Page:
Thursday, November 22, 2007

DVD REVIEW: Chinatown - Special Collector's Edition

If you look at a list of the greatest movies of all time, you’re sure to find titles like “Citizen Kane,” “The Godfather,” “Schindler’s List” and “Casablanca.” Another film that tends to make appearances when listing the best of the best is “Chinatown.” But, oddly, it seems many people haven’t seen it and I’m not sure why.

Jake Gittes, played by Jack Nicholson, is a private investigator hired to investigate an extramarital affair. Of course, like most detective stories, it can’t be that simple (it would probably be pretty boring if it was). While working on the case, Gittes uncovers discrepancies involving L.A.’s water system and soon after finds himself in a world of violence and deception.

During his investigation, Gittes encounters many of the usual elements of a private eye story, including the love interest. That role is played brilliantly by Faye as Evelyn Cross Mulwray. He also must deal with the typical character that obviously has something to hide. John Huston handles that task in convincing fashion, giving life to Noah Cross, a wealthy business man with ties to the water supply.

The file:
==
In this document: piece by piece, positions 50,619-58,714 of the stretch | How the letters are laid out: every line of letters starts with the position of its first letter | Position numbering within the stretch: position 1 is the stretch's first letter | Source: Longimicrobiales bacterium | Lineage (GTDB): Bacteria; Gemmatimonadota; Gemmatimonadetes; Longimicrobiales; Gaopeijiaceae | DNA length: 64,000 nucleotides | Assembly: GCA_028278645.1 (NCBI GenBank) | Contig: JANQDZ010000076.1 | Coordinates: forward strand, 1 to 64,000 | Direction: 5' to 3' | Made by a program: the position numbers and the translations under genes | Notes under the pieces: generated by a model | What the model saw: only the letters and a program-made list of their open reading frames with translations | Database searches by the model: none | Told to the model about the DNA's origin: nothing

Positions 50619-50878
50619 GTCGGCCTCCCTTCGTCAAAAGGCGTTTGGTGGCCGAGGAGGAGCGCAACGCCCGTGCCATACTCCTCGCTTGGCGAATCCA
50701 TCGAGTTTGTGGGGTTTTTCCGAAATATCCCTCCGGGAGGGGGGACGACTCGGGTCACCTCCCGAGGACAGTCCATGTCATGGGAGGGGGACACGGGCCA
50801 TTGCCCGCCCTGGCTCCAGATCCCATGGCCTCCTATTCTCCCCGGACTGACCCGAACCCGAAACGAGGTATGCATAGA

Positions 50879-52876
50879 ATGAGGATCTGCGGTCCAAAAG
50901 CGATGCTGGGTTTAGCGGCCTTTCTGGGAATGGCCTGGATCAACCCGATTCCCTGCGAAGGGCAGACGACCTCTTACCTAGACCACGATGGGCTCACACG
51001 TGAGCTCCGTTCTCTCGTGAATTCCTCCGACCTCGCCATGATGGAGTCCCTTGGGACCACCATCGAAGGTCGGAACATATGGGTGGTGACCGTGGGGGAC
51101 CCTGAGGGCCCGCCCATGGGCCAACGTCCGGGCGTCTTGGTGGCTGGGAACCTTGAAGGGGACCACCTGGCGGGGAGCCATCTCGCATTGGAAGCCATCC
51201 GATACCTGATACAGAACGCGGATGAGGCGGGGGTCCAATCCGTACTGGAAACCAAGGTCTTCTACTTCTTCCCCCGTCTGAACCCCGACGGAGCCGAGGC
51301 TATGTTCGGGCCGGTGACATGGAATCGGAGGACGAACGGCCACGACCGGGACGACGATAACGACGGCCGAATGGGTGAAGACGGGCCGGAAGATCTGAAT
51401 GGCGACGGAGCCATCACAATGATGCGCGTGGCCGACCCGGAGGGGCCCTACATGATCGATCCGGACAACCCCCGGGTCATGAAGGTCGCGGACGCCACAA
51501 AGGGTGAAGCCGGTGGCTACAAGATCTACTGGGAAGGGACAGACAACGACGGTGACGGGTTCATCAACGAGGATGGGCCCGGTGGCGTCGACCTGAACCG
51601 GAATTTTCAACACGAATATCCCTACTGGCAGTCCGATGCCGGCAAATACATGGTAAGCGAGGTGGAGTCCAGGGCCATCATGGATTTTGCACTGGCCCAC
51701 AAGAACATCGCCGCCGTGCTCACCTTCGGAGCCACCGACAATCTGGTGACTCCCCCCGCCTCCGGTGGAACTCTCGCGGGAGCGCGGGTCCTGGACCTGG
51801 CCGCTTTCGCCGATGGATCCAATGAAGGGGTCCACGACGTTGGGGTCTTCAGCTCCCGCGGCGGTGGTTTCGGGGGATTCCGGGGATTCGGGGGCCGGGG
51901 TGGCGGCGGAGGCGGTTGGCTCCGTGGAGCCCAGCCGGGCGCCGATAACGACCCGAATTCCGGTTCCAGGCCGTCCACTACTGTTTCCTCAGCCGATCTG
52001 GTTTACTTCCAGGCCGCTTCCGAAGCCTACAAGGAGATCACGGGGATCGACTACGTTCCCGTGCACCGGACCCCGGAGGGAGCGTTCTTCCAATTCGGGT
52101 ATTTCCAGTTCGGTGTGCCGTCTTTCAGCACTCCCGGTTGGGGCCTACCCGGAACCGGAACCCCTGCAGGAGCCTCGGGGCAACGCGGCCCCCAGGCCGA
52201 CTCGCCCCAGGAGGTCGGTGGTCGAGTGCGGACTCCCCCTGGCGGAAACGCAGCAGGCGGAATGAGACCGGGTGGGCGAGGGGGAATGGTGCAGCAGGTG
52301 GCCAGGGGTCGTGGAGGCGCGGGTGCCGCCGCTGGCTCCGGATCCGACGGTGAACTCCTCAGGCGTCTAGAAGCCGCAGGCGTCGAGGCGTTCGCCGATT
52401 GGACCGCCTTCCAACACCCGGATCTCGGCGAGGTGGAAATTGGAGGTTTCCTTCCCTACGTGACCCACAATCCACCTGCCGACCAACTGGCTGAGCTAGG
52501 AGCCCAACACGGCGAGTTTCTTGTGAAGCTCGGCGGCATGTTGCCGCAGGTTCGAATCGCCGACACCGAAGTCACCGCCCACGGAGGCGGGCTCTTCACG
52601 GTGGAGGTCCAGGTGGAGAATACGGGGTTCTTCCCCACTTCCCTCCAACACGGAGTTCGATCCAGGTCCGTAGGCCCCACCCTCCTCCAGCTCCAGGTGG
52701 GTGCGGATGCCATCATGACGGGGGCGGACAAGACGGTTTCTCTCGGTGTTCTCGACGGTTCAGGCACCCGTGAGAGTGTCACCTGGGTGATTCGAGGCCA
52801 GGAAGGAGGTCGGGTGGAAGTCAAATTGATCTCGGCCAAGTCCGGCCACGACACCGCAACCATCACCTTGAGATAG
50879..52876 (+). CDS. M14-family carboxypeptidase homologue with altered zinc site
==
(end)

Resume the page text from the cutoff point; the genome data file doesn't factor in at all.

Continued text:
It’s interesting to note that Cross always mispronounces Jake’s last name. This wasn’t something planned, but was born out of Huston’s normal mispronunciation of “Gittes.” The creators felt it added something to the character and didn’t attempt to correct it.

The film continues to follow many of the same twists and turns that other P.I. movies have taken, but it always seems to be a little better at it. Perhaps it’s the depth of the screenplay, for which Robert Towne won an Academy Award. Maybe it’s the non-stop display of talent in the performances by the cast. Whatever it is, it’s something special and “Chinatown” has it.

Once the movie ends, the extras included provide excellent insight to things that went on behind the scenes. For example, in one of the bonus features the story is told about how Nicholson and producer Robert Evans got into a very public argument on the set. Nothing special about that, except for the fact that Evans smashed the TV in Nicholson’s trailer so he couldn’t watch Lakers games and, adding a comic element to the incident, Jack was in his underwear.

Viewers also learn about how the musical score was changed after a preview of the film and how director Roman Polanski influenced the ending of the movie.

GRADE: 9/10
This movie is often lumped in with the best ever for good reason. All the elements – acting, writing, directing, etc. – are excellent and come together in a way that translates perfectly into to the film. Add in a set of extras that are more than just filler and it makes for a dvd that any movie fan should check out.

Rated: R
Chinatown: The Beginning and the End (19 1/2 min.)
Chinatown: Filming (25 1/2 min.)
Chinatown: The Legacy (9 min.)
Theatrical Trailer


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